The Director General of Rwanda Basic Education Board (REB), Nelson Mbarushimana, has disclosed that efforts are underway to ensure that, by 2025, every teacher has a laptop and that that will boost use of technology and innovation in the education sector.
Mbarushimana made the remarks on May 30, as Rwanda celebrated Teachers’ Innovation Day for the first time. The event took place at the Kigali Convention Center and was celebrated under the theme of ‘Effective use of ICT in teaching and learning’.
He stated that there is a target to provide one laptop per teacher, and this journey began last year.
Mbarushimana said: “By 2025, our target is to achieve a ratio of 1 laptop per teacher. As we also embark on the journey to digitise our textbooks, it becomes vital for teachers to have a laptop as a tool to effectively engage and interact with the digital environment, both inside and outside the classroom.”
He added that in the 21st century, teachers need to have ICT skills as it forms the foundation of teaching in the classroom. “At REB, we have adopted a blended mode of teaching, where teachers can deliver lessons either physically or online.”
For teachers to effectively integrate ICT into their teaching, Mbarushimana said, they need to undergo training and acquire the necessary skills and knowledge. He mentioned that instructional technology requires teachers to be confident in utilizing ICT tools, such as computers. Additionally, he highlighted the importance of technology in helping learners recall lessons for the long term through the use of audio and visual aids.
Speaking about the challenges raised by the teachers, such as the lack of sufficient connectivity and an inadequate number of laptops, he assured that REB is actively collaborating with various partners to address these issues.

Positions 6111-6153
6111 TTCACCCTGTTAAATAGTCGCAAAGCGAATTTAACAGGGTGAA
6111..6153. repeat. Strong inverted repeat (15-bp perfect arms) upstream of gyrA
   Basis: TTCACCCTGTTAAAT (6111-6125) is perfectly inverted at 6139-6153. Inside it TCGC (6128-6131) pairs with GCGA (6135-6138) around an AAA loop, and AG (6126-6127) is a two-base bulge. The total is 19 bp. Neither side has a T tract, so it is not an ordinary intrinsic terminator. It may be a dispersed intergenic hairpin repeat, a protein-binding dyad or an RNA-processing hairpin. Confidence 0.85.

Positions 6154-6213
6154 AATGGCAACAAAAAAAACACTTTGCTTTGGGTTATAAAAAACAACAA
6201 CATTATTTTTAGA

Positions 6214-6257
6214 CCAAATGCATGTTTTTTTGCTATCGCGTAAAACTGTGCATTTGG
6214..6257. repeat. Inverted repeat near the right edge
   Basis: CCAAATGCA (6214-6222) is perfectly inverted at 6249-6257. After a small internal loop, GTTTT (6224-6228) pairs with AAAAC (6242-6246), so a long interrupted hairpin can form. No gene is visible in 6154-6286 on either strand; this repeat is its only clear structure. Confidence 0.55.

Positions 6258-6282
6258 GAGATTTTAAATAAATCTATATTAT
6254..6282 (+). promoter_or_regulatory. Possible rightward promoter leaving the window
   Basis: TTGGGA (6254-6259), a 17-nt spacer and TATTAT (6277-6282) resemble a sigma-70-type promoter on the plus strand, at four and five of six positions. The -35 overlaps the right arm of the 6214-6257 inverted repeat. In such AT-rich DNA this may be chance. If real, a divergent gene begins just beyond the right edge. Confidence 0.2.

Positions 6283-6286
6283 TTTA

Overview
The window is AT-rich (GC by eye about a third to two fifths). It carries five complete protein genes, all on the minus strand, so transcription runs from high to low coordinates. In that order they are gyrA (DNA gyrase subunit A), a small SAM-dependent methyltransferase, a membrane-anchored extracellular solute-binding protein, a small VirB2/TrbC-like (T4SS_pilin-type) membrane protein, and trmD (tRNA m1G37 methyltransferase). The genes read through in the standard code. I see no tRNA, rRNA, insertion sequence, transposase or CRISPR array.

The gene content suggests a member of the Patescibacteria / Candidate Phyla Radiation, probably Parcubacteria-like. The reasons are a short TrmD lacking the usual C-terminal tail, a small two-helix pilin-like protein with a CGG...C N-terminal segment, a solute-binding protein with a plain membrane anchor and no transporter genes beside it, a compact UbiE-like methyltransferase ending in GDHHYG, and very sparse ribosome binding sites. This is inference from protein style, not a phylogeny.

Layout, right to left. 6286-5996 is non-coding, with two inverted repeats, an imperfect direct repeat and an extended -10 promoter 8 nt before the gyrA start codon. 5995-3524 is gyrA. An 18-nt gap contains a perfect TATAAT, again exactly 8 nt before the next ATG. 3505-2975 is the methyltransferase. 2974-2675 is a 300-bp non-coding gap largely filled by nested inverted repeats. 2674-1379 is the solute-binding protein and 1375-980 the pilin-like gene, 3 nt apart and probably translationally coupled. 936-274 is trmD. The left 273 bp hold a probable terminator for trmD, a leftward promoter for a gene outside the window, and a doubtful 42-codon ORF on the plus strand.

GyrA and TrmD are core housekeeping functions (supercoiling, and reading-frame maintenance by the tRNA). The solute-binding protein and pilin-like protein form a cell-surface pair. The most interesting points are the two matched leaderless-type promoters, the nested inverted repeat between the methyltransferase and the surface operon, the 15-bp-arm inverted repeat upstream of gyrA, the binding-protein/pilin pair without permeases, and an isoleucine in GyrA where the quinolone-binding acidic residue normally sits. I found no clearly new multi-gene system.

As an example, he highlighted the installation of Starlink internet in 500 schools. Following the successful piloting phase, the initiative will be expanded on a national level.
He pointed out that in line with increasing the number of computers, disclosed that this fiscal year alone there are around 25,000 computers to be distributed to schools,
Antwongyeire Annah Baguma, an Economics teacher at ES Modern Kayonza, was recently recognized as one of the top 10 outstanding teachers in the effective use of technology while teaching. In a statement, she expressed her belief that celebrating such a day serves as a powerful motivation for teachers and encourages them to further embrace digital tools and methods in their classrooms.
Baguma, who has been a teacher since 2006, argues that ICT is a game changer in teaching. She points out a significant gap in her teaching and learning process, noting that in the past, the system was teacher-centered. However, she emphasizes that things have changed today, and the focus has shifted to learner-centered approaches. With the integration of ICT, she believes that teaching has become much easier and more effective.
Aline Mutoniwase, a senior four student at GS St Pierre Nkombo, is enthusiastic about the use of technology in learning. She believes that technology has greatly aided her and her classmates in creating various tools as part of their innovative projects.
She said, “As the country and the world, in general, evolve, the use of technology in our schools helps us catch up with the skills needed in the market. We no longer have to rely solely on what we learned in traditional classrooms. This will also greatly contribute to my studies.”
During the event, 10 teachers were awarded for their exemplary use of ICT in teaching, while various schools showcased their innovative projects.